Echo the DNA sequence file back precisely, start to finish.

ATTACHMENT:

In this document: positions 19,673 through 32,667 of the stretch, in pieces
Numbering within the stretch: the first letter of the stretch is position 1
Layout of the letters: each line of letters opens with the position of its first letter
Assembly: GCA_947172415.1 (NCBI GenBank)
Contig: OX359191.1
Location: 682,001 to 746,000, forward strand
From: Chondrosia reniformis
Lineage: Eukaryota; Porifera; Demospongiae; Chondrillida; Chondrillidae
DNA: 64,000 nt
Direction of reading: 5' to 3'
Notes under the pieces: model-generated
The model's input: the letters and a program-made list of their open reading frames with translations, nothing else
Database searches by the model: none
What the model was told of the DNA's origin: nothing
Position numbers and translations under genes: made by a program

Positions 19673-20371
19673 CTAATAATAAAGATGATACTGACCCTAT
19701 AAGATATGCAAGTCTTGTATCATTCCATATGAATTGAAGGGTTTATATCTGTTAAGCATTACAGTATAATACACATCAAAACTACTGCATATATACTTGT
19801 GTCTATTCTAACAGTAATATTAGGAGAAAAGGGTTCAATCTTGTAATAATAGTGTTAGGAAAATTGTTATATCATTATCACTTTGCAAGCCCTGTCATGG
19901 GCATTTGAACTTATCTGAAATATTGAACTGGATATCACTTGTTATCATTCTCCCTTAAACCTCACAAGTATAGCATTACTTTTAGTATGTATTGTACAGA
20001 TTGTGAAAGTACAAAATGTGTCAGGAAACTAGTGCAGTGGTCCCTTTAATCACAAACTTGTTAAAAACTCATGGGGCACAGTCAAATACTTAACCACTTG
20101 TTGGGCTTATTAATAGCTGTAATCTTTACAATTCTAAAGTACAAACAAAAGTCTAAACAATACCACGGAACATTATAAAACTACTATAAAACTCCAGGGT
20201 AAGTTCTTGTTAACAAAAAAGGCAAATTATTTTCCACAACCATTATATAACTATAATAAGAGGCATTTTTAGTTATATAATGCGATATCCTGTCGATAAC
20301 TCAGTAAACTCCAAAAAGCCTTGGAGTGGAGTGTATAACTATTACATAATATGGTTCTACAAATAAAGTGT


In this document: positions 19,673 through 32,667 of the stretch, in pieces
Numbering within the stretch: the first letter of the stretch is position 1
Layout of the letters: each line of letters opens with the position of its first letter
Assembly: GCA_947172415.1 (NCBI GenBank)
Contig: OX359191.1
Location: 682,001 to 746,000, forward strand
From: Chondrosia reniformis
Lineage: Eukaryota; Porifera; Demospongiae; Chondrillida; Chondrillidae
DNA: 64,000 nt
Direction of reading: 5' to 3'
Notes under the pieces: model-generated
The model's input: the letters and a program-made list of their open reading frames with translations, nothing else
Database searches by the model: none
What the model was told of the DNA's origin: nothing
Position numbers and translations under genes: made by a program

Positions 19673-20371
19673 CTAATAATAAAGATGATACTGACCCTAT
19701 AAGATATGCAAGTCTTGTATCATTCCATATGAATTGAAGGGTTTATATCTGTTAAGCATTACAGTATAATACACATCAAAACTACTGCATATATACTTGT
19801 GTCTATTCTAACAGTAATATTAGGAGAAAAGGGTTCAATCTTGTAATAATAGTGTTAGGAAAATTGTTATATCATTATCACTTTGCAAGCCCTGTCATGG
19901 GCATTTGAACTTATCTGAAATATTGAACTGGATATCACTTGTTATCATTCTCCCTTAAACCTCACAAGTATAGCATTACTTTTAGTATGTATTGTACAGA
20001 TTGTGAAAGTACAAAATGTGTCAGGAAACTAGTGCAGTGGTCCCTTTAATCACAAACTTGTTAAAAACTCATGGGGCACAGTCAAATACTTAACCACTTG
20101 TTGGGCTTATTAATAGCTGTAATCTTTACAATTCTAAAGTACAAACAAAAGTCTAAACAATACCACGGAACATTATAAAACTACTATAAAACTCCAGGGT
20201 AAGTTCTTGTTAACAAAAAAGGCAAATTATTTTCCACAACCATTATATAACTATAATAAGAGGCATTTTTAGTTATATAATGCGATATCCTGTCGATAAC
20301 TCAGTAAACTCCAAAAAGCCTTGGAGTGGAGTGTATAACTATTACATAATATGGTTCTACAAATAAAGTGT